Weakness: Speed. Jay has only one player who swiped more than 18 stolen bases last year and that is Ichiro Suzuki who is in the midst of his decline-phase. Jay does boast plenty of power and shouldn’t struggle to find a trading partner for a slugging 3B once Rodriguez comes off the DL.
Strength: Starting Pitching. For what is probably the first time in history, Jay has one of the top staffs in the league; anchored by war horse Roy Halladay and followed up by young fireballers Cole Hamels and Zack Greinke.
Summary: Jay has a pretty solid team and definitely figures to contend in an attempt to defend his title. An infusion of speed would help drastically as would solid showings from a potential questionable bullpen. Jay will have ample opportunities to improve his team via trade, if he doesn’t play the trading game incorrectly as he did last season.
6. cracker jack
Keepers: Jimmy Rollins (SS-PHI), Grady Sizemore (OF-CLE), Francisco Liriano (SP-MIN)
First Pick: Alfonso Soriano (OF-CHI)
Last Pick: Lastings Milledge (OF-WAS)
Best Pick: Pablo Sandoval (C/1B/3B-SF) [Rd13] — When you can snag a player with high upside and position eligibility a weak position you do it. General Manager Justin Kunkel did just that when he acquired Sandoval (who figures to get the bulk of his starts at 3B) to play catcher for cracker jack this season.
Worst Pick: John Lackey (SP-LAA) [Rd6] — Don’t get me wrong here, Lackey is a bonafide ace who pitches on a winning ballclub, it’s not easy to find players with that kind of pedigree, however, when they’re injured and slated to miss an entire month of season…drafting them in the sixth round is a bit of a stretch.
Weakness: Starting Rotation. The rest of the squad looks pretty solid and evenly put together. The starting rotation, however, contains numerous injury risks and gambles. If Lester continues to improve, if Chamberlain stays healthy, if both Myers and Cueto can avoid their up-and-down starts and both Lackey and Smoltz come back healthy this will turn from weakness to strength, but that’s a whole lotta ifs!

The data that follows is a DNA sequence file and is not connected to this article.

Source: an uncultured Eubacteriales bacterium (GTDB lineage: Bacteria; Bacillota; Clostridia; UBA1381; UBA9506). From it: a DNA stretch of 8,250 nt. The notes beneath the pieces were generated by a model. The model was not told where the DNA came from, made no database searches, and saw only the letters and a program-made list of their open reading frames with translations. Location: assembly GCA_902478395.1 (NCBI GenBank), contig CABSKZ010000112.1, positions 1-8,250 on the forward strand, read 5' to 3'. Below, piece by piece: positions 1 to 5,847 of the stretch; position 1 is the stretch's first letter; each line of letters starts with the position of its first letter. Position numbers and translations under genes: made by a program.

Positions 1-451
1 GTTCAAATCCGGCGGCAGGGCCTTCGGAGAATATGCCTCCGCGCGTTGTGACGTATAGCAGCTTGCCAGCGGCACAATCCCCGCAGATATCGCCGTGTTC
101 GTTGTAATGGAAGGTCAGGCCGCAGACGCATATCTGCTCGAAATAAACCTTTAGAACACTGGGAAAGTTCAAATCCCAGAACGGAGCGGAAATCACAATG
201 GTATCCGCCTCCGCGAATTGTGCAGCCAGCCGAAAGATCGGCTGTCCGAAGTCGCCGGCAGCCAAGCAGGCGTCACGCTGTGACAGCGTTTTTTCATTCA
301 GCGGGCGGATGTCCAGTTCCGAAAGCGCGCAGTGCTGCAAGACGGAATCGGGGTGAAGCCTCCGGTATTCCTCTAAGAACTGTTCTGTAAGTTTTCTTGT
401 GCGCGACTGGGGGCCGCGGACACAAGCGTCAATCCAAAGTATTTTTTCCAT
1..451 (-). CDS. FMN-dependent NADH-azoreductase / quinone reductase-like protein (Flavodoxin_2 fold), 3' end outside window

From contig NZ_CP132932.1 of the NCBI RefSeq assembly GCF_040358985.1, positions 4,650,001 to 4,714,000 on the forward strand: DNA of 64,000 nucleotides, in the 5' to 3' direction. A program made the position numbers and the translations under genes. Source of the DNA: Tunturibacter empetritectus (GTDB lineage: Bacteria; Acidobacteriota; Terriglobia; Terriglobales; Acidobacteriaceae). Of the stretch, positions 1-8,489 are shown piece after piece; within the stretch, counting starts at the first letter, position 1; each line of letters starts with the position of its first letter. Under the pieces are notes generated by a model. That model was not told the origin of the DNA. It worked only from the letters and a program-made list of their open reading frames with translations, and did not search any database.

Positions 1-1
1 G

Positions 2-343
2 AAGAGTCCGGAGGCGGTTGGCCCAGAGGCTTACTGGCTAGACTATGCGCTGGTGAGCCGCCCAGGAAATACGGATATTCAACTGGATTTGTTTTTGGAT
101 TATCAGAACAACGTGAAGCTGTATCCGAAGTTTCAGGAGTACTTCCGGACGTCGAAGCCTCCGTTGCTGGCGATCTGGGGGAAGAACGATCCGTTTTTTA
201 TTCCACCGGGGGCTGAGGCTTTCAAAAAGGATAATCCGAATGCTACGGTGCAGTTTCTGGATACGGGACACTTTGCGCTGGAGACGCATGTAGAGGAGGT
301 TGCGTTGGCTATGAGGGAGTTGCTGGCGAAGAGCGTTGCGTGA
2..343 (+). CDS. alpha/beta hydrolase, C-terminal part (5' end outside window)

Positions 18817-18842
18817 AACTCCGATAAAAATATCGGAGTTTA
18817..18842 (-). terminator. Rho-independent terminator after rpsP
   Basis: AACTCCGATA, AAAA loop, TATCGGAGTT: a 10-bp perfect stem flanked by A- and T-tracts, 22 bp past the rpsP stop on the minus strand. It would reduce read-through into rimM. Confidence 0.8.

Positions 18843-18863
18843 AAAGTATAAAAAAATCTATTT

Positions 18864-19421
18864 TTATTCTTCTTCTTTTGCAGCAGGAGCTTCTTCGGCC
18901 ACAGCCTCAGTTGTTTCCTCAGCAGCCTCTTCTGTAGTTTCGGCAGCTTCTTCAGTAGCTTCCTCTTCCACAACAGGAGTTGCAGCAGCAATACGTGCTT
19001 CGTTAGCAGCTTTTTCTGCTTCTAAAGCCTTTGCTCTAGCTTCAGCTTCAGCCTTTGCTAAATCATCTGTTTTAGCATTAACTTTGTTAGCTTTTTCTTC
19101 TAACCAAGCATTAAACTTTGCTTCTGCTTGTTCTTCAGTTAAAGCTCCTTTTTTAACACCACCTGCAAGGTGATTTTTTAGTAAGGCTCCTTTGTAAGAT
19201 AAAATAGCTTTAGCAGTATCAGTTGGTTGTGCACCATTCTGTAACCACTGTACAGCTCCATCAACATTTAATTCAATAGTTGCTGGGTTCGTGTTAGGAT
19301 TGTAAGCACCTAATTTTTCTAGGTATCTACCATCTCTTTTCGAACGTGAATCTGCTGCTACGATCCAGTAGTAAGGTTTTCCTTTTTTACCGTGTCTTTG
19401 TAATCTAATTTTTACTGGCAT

Strength: Offensive balance. The lineup features half a dozen guys who can crush 30+ long-balls and roughly the same number that could logically swipe 25+ bags. Barring and sort of injury this offense figures to be a tough one to contend with all season long.
Summary: There are numerous question marks in the starting rotation, the rest of the team looks solid. If healthy the rotation figures to be neck and neck with the rest of the league, if not some major moves will need to be made that could cost some of the offensive balance. Currently this team figures to make the playoffs, but the starting rotation cannot be relied upon heavily at this point.
5. Shamwow Snuggies
Keepers: Ryan Howard (1B-PHI), Carlos Lee (OF-HOU), Carlos Zambrano (SP-CHI)
First Pick: Brian “Bip” Roberts (2B-BAL)
Last Pick: Glen Perkins (SP-MIN)
Best Pick: David Price (SP/RP-TB) [Rd12] — Although he’ll start the season in Triple-A, Price has shown that he can absolutely dominate hitters when given a chance. He figures to be the fifth starter for the Rays before the All-Star break and when combined with the Snuggies already daunting rotation of Zambrano, Adam Wainwright, Scott Kazmir and Dan Haren figures to be a big force for the Snuggies down the stretch and into the playoffs.
Worst Pick: Jason Kubel (OF-MIN) [Rd14] — The Snuggies already have a full outfield and a back-up in perennial 25/25 candidate Delmon Young. Adding a fifth outfielder who figures to get spotty starts given the depth in the Twins lineup is a questionable move.
Weakness: Speed and Bullpen. The lineup boasts only two players with double-digit steals in 2008 (“Bip” – 40 and Young – 14) something that may hamper the team late in the season; especially if the big bats struggle. The bullpen lacks any real lights out options between Chad Qualls and oft-injured closer Troy Percival. A trade or acquisition will probably be necessary sooner rather than later.
Strength: Starting Rotation. General Manager John Kunkel drunkenly assembled one of the best rotations in the league on draft day and when David Price finally lands in the bigs for good he’ll be downright unstoppable. That depth allows him to make a move to improve an area of weakness.
Summary: Johnny boasts one of the stronger teams he’s assembled in years. A move to upgrade at third and/or the bullpen would benefit him greatly other than that he’s in good shape for a competitive season. Adding some more speedy guys to a powerful lineup would also be in his favor. If his roster lives up to its potential he could crack the playoffs for the first time in years.